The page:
I would like to give my kids (9 and 12) a gift that gives to others that would also educate them a bit about the issues but would also be a little more elaborate than just a card or email for themselves. I did try things like the Oxfam Unwrapped goat or donkey https://secure.oxfam.ca/unwrapped/popular.php (but I think my kids were too young to "get it" a few years ago) and might try the AMF email this time around https://www.againstmalaria.com/Gifts.aspx but would ideally like something that was both educative for them (and maybe a little fun?) as well as good for the recipients. Any suggestions? Is there an EA book or online learning aid for kids?

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The updates on the Give Directly site might be good to look at together - they're people's real responses about what they do with the money they receive and how it's changed their circumstances.

We also love the book "Children Just Like Me", with pictures and interviews of children around the world. I haven't read the new edition, but the 1990s version I grew up with featured the whole range from children living in developed countries to in children living in extreme poverty (for example one child whose family survives by picking trash from a dump in India). I like the approach of presenting them all as children with similarities (featuring their answers about their favorite foods, what they like to do with their friends, etc.) But it also gives a lot of food for thought about the different environments the featured children live in.

You've reminded me about Dollar Street: https://www.gapminder.org/dollar-street/matrix which does the same thing as Children Just Like Me but online and interactive.

Wow, that's a great resource.

The book is different in tone in that it doesn't explicitly point out things that are lacking (like running water) in a given household, and I don't remember picking up on the class differences as a kid - partly because we looked most at the children with prettiest clothes! So definitely more in the "global solidarity" vein more than the "look how different things are" vein.

An interesting way of using Dollar Street is filtering by income, rather than country. You start to notice that people all over the world with a similar income level have very similar homes. People at my income level have homes similar to mine; people making, say, $15k a year have homes very similar to when I was in uni. It's interesting to be able to distinguish between what's a cultural difference and what's an income difference.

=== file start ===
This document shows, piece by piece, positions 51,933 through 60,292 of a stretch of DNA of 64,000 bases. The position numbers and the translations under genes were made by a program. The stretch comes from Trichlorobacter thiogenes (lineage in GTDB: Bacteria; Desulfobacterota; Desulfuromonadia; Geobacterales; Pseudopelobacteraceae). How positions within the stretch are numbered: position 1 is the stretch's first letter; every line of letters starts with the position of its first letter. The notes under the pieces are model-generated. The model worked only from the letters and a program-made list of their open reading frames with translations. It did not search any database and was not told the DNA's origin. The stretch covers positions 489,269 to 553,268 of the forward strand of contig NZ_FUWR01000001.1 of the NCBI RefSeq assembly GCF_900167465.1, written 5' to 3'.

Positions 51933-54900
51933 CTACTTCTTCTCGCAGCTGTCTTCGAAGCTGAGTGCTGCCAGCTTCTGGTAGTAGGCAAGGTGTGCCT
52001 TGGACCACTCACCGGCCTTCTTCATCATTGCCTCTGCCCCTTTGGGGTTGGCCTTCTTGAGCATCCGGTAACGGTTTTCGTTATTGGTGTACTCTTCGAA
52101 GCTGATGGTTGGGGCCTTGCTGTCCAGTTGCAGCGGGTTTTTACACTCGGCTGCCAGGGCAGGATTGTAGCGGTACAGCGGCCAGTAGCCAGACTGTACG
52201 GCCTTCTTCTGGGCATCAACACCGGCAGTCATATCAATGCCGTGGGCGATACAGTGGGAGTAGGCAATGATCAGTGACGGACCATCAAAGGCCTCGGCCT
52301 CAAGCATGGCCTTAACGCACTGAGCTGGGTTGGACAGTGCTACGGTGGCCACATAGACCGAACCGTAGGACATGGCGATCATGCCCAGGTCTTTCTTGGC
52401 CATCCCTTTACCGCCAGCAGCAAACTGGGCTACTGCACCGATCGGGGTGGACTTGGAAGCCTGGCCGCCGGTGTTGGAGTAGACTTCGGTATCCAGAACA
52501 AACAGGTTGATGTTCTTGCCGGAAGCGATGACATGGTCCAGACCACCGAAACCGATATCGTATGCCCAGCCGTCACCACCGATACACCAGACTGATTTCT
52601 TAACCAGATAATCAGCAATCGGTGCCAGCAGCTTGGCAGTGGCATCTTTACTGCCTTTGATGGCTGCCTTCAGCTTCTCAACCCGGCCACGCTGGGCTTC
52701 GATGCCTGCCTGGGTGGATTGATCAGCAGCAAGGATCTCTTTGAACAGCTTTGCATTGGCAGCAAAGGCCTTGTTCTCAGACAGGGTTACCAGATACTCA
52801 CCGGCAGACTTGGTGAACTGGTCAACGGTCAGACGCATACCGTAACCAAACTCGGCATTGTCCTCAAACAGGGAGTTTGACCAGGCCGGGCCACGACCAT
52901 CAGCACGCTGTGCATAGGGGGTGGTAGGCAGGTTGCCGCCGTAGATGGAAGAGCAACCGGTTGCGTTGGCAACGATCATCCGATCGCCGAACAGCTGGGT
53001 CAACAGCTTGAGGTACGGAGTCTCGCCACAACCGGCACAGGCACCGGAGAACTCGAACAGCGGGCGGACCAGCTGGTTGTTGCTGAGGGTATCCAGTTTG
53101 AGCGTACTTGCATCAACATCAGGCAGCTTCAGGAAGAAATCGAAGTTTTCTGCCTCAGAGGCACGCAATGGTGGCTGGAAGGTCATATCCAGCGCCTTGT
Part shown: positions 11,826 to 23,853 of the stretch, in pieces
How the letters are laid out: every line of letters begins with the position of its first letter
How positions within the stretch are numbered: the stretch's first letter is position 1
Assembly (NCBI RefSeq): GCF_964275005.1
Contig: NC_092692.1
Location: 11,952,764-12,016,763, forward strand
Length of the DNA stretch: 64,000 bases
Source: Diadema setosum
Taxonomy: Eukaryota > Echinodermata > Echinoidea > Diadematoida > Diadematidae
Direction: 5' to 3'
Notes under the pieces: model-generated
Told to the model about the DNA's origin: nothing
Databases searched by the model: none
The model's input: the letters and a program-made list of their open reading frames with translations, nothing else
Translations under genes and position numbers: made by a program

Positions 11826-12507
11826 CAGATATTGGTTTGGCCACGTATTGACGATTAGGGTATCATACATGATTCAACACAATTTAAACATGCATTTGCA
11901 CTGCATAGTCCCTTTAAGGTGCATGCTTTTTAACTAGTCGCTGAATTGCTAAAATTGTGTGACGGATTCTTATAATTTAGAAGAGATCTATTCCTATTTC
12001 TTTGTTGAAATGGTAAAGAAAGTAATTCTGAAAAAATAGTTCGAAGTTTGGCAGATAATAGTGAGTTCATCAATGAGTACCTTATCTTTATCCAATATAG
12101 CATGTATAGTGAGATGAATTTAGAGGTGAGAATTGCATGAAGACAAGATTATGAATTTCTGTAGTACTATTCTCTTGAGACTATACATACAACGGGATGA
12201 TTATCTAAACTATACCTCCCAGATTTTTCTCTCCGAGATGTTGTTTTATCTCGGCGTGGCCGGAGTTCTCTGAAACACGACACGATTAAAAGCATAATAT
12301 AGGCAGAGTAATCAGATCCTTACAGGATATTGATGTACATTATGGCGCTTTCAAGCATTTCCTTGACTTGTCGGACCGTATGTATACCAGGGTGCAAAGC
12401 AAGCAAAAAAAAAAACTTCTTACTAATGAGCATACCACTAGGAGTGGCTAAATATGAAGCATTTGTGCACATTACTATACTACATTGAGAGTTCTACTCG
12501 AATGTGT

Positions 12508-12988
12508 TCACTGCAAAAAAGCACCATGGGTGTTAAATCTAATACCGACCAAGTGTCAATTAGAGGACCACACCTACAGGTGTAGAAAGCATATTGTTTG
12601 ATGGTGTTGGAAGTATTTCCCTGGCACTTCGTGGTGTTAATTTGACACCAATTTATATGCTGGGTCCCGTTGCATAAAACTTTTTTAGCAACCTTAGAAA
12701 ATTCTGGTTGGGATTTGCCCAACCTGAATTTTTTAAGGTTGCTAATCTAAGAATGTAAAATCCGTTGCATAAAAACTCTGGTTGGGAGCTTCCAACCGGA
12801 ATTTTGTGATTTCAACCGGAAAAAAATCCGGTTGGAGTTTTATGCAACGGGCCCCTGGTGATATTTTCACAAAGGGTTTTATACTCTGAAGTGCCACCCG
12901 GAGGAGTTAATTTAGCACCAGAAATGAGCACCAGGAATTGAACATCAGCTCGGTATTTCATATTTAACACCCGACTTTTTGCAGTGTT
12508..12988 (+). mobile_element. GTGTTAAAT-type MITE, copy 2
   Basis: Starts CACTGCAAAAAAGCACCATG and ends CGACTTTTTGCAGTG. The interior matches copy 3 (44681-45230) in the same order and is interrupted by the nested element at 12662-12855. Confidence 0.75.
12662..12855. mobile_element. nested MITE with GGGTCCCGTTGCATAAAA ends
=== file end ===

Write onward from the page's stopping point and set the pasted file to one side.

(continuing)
Yeah I noticed with "cleaning equipment"there's a very clear distinction between 1. homemade brushes, 2. storebought brooms, and 3. vacuum cleaners.

I just saw this post and came onto this comment thread to post that (had the Amazon link open and everything)! I'm home living with family for the holidays and while moving my bookshelf a few days ago I came across 'Children Just Like Me'. It led me down a whole pathway of reflections about how much I loved that book as a kid and whether it was something that prompted me toward EA values.

I must have read it at least half a dozen times as a child, as I can remember parts verbatim. I am so amazed that other EAs grew up reading it! Wow, this has made my day. I'm tempted to order a copy for my little cousin now.

Last night my 4-year-old saw a photo from a water charity of a baby bottle filled with dirty water. She was very interested ("What IS that?"). Especially for kids with an interest in germs, the idea of not having clean water might be an interesting one that could be tied to a donation to somewhere like Dispensers for Safe Water: https://www.evidenceaction.org/dispensers/

A little of date, but you could pair a tracked AMF donation with the "If the World Were a Village" book. https://www.amazon.co.uk/world-were-village-David-Smith/dp/0713668806

If I were you, I would check over here for some cool colorings. My 10 years old son loves this stuff we colorize together. Especially when our father writes magic fairytales and creates our little wonders... 


I met with the founder of https://www.kindergifts.co.uk/, which enables to celebrate (e.g.) birthdays in a kinder way, e.g. involving charitable giving. I tried to encourage her towards a more EA approach to charitable giving from a young age, but she was keen for the children to support something local so that they could go and see the impact the of their donation. So it's not very EA, but otherwise is meeting the encouraging children to think philanthropically.

"The Lucky Iron Fish is a small iron cooking tool that infuses your meals with a healthy amount of natural iron to help prevent iron deficiency and anemia. It’s simple to use, and provides a natural source of iron that’s perfect for everyone, especially those with an increased need for iron: athletes, vegetarians, vegans and women.

Buy One Give One:
When you buy a Lucky Iron Fish, we give one to a family in need in the developing world. Since we’ve started, Lucky Iron Fish Enterprise has donated over 40,000 Lucky Iron Fish, helping over 200,000 people address iron deficiency." https://luckyironfish.com

Cool Earth also has a gift shop, with jewellery, t-shirts, chocolate and the ability to sponsor trees in the rainforest where you receive a certificate.